WillsCase Review: Marley v Rawlings

9 April 2021by Chris Smith2
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There are a number of important cases that we will writers must have an understanding of. Not all law is statute based and many of these cases form the basis of the law that applies to wills.

This article will cover an overview of the facts and decision of Marley v Rawlings & Another [2014] UKSC 2.

Background

A will is only valid under S9 Wills Act 1837 if:

  1. it is in writing, and signed by the testator, or by some other person in his presence and by his direction; and
  2. it appears that the testator intended by his signature to give effect to the will; and
  3. the signature is made or acknowledged by the testator in the presence of two or more witnesses present at the same time; and
  4. each witness either—
    1. attests and signs the will; or
    2. acknowledges his signature, in the presence of the testator (but not necessarily in the presence of any other witness), but no form of attestation shall be necessary.

It is possible to rectify an error in a will under S20 Administration of Justice Act 1982.

If a court is satisfied that a will is so expressed that it fails to carry out the testator’s intentions, in consequence—

  1. of a clerical error; or
  2. of a failure to understand his instructions,

it may order that the will shall be rectified so as to carry out his intentions.

Facts

Mr and Mrs Rawlings prepared mirror wills in 1999 with a solicitor. Their wills left their estates to each other and on the death of the survivor to Mr Marley, Mr Marley was not related to the couple but they treated him as a son. Mr and Mrs Rawlings had two sons who were not provided for in the wills.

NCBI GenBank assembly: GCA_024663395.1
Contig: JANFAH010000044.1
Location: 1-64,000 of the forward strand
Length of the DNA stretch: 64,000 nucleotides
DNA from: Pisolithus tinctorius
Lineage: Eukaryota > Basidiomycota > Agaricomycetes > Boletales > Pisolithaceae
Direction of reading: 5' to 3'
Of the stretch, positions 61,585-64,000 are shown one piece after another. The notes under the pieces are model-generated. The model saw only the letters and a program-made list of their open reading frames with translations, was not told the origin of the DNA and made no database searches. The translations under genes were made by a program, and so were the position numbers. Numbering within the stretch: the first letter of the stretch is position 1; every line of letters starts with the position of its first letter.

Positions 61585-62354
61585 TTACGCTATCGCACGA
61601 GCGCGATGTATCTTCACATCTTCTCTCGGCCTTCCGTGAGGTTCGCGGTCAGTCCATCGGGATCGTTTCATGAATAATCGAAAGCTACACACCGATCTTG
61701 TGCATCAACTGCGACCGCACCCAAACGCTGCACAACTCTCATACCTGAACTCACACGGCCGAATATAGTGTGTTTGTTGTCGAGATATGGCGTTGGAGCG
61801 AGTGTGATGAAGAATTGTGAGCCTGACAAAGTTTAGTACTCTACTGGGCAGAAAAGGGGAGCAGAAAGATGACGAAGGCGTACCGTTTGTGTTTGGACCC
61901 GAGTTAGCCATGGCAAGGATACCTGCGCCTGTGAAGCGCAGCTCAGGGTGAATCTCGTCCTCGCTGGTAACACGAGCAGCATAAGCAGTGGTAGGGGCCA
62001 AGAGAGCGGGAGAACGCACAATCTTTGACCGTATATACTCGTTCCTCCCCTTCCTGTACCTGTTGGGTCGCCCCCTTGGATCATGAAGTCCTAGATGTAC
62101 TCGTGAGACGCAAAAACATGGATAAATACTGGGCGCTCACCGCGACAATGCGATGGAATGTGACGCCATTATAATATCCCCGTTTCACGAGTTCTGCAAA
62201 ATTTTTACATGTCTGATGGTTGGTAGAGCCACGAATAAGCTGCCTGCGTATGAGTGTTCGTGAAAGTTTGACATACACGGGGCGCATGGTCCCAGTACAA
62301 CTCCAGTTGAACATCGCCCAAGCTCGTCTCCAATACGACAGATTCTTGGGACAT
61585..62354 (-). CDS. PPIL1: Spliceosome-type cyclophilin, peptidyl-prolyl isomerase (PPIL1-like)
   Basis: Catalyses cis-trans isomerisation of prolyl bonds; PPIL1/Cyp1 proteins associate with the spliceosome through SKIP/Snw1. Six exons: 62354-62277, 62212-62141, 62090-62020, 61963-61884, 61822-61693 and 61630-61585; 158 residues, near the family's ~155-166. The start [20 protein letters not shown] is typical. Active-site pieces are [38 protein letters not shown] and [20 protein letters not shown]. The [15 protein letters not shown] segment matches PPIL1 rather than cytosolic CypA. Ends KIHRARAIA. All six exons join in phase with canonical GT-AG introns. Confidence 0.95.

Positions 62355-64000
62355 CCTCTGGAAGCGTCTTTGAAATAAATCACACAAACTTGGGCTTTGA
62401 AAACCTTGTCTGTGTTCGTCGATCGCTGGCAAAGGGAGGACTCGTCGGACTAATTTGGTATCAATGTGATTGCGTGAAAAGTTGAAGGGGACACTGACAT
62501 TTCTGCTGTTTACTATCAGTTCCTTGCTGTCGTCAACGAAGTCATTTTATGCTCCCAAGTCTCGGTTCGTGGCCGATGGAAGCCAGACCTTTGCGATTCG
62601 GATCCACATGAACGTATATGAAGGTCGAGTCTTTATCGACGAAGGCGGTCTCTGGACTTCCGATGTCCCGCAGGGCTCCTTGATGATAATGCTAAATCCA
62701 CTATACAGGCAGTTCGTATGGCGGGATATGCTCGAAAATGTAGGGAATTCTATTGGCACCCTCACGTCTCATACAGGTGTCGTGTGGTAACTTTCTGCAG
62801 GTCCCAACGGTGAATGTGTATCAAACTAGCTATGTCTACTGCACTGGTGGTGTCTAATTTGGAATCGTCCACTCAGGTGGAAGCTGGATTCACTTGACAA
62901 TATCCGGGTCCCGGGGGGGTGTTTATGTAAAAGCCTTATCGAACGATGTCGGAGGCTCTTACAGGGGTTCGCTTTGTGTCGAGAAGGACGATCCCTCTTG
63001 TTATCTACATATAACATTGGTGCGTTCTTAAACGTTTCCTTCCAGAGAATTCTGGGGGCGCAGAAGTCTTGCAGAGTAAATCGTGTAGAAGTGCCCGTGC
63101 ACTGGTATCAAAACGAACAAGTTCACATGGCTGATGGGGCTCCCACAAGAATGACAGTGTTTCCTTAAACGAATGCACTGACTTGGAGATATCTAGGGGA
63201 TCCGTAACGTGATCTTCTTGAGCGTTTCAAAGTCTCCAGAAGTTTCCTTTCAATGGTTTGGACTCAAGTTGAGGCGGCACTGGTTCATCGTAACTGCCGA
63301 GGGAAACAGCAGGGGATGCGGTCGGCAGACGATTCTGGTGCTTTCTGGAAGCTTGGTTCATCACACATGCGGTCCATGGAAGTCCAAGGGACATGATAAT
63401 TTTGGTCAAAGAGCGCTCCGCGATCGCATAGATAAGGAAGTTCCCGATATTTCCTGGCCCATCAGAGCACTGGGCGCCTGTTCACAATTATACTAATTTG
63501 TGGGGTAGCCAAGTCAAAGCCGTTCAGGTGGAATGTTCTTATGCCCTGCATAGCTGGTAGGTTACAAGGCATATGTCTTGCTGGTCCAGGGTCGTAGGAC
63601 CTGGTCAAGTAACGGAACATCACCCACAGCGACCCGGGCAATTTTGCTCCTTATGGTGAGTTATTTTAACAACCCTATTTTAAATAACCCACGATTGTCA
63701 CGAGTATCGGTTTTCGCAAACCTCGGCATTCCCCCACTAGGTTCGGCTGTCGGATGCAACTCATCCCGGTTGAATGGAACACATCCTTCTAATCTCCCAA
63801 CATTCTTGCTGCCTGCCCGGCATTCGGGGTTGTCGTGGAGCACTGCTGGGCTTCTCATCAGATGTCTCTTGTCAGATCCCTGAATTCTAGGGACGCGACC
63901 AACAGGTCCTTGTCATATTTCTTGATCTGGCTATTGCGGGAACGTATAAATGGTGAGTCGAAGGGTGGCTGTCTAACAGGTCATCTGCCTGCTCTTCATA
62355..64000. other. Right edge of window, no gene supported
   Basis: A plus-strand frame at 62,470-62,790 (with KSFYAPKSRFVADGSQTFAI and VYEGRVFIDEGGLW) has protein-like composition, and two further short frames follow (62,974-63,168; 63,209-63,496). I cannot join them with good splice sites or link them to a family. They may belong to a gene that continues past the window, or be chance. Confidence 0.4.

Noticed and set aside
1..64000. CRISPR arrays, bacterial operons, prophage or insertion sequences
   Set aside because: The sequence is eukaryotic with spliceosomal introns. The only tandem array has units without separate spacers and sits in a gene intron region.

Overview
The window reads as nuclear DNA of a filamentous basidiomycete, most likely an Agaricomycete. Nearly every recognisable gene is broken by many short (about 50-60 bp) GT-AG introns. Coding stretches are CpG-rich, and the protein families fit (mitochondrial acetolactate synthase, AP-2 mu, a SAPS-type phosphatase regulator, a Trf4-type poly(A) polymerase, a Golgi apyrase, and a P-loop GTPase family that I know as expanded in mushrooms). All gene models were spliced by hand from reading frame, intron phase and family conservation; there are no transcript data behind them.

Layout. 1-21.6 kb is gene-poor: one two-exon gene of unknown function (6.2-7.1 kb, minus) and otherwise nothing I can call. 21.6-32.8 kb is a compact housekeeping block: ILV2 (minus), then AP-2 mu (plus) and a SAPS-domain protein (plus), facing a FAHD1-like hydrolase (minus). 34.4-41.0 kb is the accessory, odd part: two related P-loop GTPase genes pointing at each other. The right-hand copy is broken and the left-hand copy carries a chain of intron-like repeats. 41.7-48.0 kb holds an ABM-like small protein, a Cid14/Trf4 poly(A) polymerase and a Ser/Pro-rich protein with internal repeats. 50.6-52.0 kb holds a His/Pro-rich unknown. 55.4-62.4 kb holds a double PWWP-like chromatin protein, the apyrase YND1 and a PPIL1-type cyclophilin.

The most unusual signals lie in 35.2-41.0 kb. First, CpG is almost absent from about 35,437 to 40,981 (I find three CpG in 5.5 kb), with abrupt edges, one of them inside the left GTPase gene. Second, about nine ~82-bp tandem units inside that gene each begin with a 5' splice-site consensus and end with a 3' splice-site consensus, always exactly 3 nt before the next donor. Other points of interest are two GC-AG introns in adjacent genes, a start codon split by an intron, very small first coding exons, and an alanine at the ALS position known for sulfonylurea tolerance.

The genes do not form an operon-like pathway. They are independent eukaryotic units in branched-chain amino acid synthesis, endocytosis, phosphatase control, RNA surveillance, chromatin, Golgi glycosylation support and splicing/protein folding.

Unfortunately Mr Rawlings signed the will intended for his wife and Mrs Rawlings signed the will intended for her husband. Mrs Rawlings died and her estate passed to her husband with the error going unnoticed. It only came to light that an error had been made after Mr Rawlings’ death in 2006.

A dispute arose between Mr Marley and the two sons on whether Mr Rawlings will was valid and whether his estate should pass to Mr Marley under the will or to the two sons under intestacy. Mr Marley brought a claim to rectify the wills under S20 Administration of Justice Act 1982.

The High Court initially held that Mr Rawlings did not intend by his signature to his wife’s will to give effect to it as is required by S9(b) Wills Act 1837 and despite his intentions being clear the court could not rectify the will due to it not meeting the requirements of S9. Mr Marley appealed and the Court of Appeal agreed with this. Mr Marley then appealed to the Supreme Court.

Decision

The Supreme Court upheld the appeal. Stating that:

  • Although the will was mistakenly signed by Mr Rawlings, there was no doubt that it cannot be hers as she did not sign it and as Mr Rawlings signed the will it could only be his will. This satisfied the requirements of S9(a) Wills Act.
  • There was no doubt on the face of the will as well as from other evidence that Mr Rawlings’s intention at the time of signing was to give effect to it. This satisfied the requirements of S9(b) Wills Act.
  • It was still possible for Mr Marley to invoke S20 Administration of Justice Act 1982. Unless rectified the requirement that Mr Rawlings had full knowledge and approval of the will was not satisfied. If S20 could not be invoked to rectify a formally invalid will into a valid will, it would cut down its operation for no sensible reason.
  • The expression ‘clerical error’ in S20 should be given a wide meaning and can include mistakes due to preparing, filing, sending, organising the execution of documents except where it involves some special expertise. The error in this case was included within the definition of a clerical error.

It was held that the will should be rectified to include the typed parts of the will that was actually signed by Mrs Rawlings

2 comments

  • Colin James

    10 May 2021 at 10:57 am

    It is not relevant in this case, but it is worth pointing out that section 9 has now been amended and allows for signatures to be done by video conferencing. This however is currently only a temporary amendment until January 2022

    Reply

    • Chris Smith

      10 May 2021 at 7:33 pm

      Hi Colin,
      While you’re right that under the current temporary legislation a will witnessed remotely by video conferencing would be valid, we left that out of the body of this particular article as the ‘background’ section is providing an overview of the law that applied at the time of the case (2014).

      Reply

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